Bird Ancestors Behind Giant Insects’ Extinction

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Bird Ancestors Behind Giant Insects’ Extinction

A new research has shed light on how giant insects used to rule the sky with their wingspans of more than two feet. It used to happen some 300-150 million years ago. As far as their non-existence now is concerned, it was told that the reason was entry of other birds and it has nothing to do with reduction in the oxygen levels.

It was during the Carboniferous and early Permian periods that the size of the insects managed to touch the highest level. However, things changed later after the birds made their presence felt. For the research, a team led by Matthew Clapham, Assistant Professor of Earth and planetary sciences at UC Santa Cruz, examined records of wing lengths from published records of fossil insects and tried to establish some sort of link between size of the insects and level of oxygen levels. It was also told that the popularly known “Geocarbsulf” model developed by Yale geologist Robert Berner was also used.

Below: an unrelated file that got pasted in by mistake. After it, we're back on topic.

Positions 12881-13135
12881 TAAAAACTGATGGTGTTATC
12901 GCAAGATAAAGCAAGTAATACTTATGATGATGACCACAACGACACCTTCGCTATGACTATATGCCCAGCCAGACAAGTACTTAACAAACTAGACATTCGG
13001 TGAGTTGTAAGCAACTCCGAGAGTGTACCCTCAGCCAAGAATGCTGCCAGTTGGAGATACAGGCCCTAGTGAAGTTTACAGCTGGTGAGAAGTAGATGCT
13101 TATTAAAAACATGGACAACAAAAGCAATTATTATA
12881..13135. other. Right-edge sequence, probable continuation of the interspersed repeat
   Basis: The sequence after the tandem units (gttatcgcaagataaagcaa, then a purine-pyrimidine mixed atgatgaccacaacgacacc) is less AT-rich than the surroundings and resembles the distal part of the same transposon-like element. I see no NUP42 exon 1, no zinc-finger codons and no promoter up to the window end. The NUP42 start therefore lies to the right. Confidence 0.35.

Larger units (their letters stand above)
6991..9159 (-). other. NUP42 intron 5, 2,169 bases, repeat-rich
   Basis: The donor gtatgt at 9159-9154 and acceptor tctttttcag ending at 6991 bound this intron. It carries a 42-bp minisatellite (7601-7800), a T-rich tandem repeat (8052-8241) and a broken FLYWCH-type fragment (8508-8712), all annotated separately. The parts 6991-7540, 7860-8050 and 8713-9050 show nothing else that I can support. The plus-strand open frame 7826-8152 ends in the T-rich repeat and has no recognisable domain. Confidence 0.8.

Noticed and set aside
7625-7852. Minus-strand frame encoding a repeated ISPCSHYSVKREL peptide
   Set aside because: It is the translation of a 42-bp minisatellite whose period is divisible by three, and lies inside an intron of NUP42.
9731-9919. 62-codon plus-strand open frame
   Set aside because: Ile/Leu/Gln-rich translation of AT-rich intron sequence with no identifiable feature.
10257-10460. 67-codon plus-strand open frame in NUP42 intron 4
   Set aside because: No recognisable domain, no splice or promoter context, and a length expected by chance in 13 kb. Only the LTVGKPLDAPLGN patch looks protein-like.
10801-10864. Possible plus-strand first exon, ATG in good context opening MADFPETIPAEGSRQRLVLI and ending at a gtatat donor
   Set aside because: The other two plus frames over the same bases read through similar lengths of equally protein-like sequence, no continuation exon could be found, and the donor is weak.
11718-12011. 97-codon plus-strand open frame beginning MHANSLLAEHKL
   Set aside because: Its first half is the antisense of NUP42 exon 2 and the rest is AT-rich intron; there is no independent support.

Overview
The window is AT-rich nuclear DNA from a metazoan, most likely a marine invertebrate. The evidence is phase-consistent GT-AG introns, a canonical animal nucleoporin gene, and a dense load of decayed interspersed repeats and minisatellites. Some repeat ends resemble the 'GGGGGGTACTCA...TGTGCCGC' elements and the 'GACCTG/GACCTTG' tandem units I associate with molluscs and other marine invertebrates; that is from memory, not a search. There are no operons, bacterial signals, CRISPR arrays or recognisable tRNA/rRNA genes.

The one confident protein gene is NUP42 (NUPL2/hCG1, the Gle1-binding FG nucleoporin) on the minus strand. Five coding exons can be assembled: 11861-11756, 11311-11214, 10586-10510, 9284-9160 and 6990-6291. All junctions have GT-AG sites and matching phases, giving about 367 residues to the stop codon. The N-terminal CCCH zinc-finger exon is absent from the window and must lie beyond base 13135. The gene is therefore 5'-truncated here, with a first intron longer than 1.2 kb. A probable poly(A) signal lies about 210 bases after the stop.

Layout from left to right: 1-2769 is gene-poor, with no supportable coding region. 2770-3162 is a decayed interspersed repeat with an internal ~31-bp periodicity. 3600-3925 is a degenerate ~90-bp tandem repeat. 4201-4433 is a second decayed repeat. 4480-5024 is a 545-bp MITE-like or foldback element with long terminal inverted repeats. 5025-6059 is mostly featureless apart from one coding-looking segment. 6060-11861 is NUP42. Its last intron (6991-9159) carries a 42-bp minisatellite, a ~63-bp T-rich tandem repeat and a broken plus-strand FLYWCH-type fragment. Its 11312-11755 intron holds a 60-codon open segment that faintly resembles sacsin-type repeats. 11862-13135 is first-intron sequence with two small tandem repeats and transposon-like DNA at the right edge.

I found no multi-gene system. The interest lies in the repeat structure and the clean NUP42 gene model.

“Around the end of the Jurassic and beginning of the Cretaceous period, about 150 million years ago, all of a sudden oxygen goes up but insect size goes down. And this coincides really strikingly with the evolution of birds”, said the lead researcher.


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